Nearly half of workers in Maryland do not have access to a retirement plan at work, according to a study released by AARP on September 15, 2022. Some 947,000 people — 43% of Maryland’s private sector employees ages 18 to 64 — work for an employer that does not offer either a traditional pension or a retirement savings plan. Beginning with the launch of MarylandSaves (www.marylandsaves.com), Marylanders will have more options available to help build financial security.
Maryland is one of 16 states that have enacted a state-facilitated payroll deduction retirement savings or “Work & Save” program. State-facilitated retirement savings programs are providing a growing number of workers with a way to build financial security at work using payroll deduction. State-facilitated retirement savings programs provide a growing number of workers with a way to build financial security at work using payroll deduction.
[See Fact Sheets:
“Payroll Deduction Retirement Programs Build Economic Security”
“Maryland Could Save $69.7 Million by Helping People Save for Their Own Retirement”]
“Having access to a retirement plan at work is critical for building financial security later in life. And we know people are much more likely to save for retirement if they can do so automatically through their paycheck.” said Hank Greenberg, AARP Maryland state director. “That's why AARP Maryland worked hard to enact MarylandSaves, to help provide an easy pathway for workers to build a safety net and grow the savings they need for a more secure future.”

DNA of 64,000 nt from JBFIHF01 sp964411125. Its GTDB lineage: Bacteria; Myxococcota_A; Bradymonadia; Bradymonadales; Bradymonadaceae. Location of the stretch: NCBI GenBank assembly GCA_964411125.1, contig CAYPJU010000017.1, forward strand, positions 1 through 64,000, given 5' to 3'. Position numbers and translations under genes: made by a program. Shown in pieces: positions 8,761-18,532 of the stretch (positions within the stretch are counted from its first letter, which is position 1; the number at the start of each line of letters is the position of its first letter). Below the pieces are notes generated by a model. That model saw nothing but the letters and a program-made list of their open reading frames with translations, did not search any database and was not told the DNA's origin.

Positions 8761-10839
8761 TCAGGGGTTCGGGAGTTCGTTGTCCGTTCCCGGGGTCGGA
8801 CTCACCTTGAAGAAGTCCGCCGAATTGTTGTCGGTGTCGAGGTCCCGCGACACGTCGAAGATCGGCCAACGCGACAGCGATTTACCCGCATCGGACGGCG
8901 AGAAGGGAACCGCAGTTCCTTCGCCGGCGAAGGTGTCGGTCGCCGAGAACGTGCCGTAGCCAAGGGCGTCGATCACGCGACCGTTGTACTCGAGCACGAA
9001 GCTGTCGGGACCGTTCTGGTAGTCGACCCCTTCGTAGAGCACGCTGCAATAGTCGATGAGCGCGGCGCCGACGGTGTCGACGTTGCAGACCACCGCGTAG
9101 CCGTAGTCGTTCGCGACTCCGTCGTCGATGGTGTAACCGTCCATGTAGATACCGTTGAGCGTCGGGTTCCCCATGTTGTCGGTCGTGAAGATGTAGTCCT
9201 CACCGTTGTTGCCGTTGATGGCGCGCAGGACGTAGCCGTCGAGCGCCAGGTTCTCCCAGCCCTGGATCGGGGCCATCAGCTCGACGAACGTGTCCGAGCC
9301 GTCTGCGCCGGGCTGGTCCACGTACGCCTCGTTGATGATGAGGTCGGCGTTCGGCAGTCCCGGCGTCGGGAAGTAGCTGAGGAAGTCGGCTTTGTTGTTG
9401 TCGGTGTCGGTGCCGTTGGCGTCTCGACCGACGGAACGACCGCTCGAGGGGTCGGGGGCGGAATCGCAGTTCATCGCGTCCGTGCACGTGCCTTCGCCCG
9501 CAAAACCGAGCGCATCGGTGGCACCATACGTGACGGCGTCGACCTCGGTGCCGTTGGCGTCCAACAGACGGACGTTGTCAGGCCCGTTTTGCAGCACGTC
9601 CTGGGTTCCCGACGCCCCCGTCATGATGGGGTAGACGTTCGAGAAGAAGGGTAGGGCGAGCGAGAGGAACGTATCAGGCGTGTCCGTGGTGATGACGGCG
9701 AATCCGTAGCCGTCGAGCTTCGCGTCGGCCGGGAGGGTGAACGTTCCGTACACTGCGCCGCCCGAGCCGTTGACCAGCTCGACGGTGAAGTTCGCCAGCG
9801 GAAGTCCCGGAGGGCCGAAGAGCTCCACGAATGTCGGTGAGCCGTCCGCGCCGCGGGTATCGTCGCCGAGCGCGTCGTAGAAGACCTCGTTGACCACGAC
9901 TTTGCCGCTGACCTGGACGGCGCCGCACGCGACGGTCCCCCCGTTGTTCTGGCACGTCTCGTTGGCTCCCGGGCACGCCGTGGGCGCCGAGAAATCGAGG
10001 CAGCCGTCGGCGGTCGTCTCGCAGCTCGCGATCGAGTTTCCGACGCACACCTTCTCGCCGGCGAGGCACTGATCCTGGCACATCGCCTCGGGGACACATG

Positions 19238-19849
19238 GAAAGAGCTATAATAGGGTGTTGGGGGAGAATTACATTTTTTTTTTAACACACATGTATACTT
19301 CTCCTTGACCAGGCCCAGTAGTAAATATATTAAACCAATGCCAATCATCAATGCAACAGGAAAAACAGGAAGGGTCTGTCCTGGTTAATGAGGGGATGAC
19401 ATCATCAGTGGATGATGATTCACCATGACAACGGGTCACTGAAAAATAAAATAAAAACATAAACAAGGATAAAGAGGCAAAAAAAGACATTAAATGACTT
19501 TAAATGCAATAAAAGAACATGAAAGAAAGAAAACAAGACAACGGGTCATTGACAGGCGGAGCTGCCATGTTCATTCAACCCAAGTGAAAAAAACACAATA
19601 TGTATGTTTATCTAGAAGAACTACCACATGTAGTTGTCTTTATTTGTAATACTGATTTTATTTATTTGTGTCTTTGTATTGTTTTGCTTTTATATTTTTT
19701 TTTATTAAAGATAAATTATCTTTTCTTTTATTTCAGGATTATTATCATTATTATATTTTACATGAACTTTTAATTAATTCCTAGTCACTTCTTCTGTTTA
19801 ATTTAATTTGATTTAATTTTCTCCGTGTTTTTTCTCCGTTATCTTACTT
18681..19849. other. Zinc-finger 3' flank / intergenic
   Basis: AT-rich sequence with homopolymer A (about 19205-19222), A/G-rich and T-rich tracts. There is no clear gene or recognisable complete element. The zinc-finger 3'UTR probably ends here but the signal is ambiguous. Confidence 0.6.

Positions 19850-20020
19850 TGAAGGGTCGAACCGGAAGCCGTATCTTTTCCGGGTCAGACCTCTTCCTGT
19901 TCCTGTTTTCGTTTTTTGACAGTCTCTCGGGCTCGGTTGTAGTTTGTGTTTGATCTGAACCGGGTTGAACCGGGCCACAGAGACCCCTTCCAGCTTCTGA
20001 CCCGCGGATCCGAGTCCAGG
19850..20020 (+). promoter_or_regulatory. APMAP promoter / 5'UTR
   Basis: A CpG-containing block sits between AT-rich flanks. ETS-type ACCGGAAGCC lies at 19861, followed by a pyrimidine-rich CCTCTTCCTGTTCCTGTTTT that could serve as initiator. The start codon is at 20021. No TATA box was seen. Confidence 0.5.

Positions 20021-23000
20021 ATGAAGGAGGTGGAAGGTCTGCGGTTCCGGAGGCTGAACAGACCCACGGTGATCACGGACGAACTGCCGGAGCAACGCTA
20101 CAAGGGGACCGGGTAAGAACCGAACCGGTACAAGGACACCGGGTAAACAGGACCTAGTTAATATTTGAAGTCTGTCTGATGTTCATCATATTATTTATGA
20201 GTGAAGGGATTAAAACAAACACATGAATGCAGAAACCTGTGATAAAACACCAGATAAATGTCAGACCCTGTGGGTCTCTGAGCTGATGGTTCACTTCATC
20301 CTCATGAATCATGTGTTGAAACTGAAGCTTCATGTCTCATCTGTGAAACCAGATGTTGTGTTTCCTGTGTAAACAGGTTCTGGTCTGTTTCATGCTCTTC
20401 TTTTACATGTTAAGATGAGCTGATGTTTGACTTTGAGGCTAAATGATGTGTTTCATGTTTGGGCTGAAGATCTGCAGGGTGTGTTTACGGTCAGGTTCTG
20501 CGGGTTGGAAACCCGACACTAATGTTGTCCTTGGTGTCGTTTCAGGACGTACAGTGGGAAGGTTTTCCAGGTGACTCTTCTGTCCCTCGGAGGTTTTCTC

AARP’s research found that employees at small businesses are less likely to have access to a retirement plan than those at larger workplaces in Maryland. About 74% of workers at companies with fewer than 10 employees and 58% who work in companies with 10 to 24 employees lack access to a plan. Even among employers with more than 100 workers, fully 462,000 employees do not have access to an employer-sponsored retirement plan.
Access to a retirement plan varies by educational attainment. Sixty-six percent of workers with less than a high school degree do not have an employer-provided retirement plan — compared to 48% of workers with some college and nearly 29% with a bachelor’s degree or higher.
The data also reveals disparities by race and ethnicity. Nearly 60% of Hispanic workers, 48% of Black workers, and 39% of Asian American workers lack access to an employer-provided retirement plan. Together, these employees account for about 55% of the total number of uncovered workers in Maryland.
In a recent national AARP survey, 96% of likely voters age 25 and over who are currently participating in a workplace retirement plan report the plan is important in helping them save for retirement. Nine in ten (91%) respondents also support establishing a state-facilitated program to help workers save for retirement if their employer does not currently offer them a way to save.
About AARP AARP is the nation’s largest nonprofit, nonpartisan organization dedicated to empowering people 50 and older to choose how they live as they age. With a nationwide presence and nearly 38 million members, AARP strengthens communities and advocates for what matters most to families: health security, financial stability and personal fulfillment. AARP also produces the nation's largest circulation publications: AARP The Magazine and AARP Bulletin. To learn more, visit www.aarp.org, www.aarp.org/espanol or follow @AARP, @AARPenEspanol and @AARPadvocates, @AliadosAdelante on social media.
This story is provided by AARP Maryland. Visit the AARP Maryland page for more news, events, and programs affecting retirement, health care, and more.
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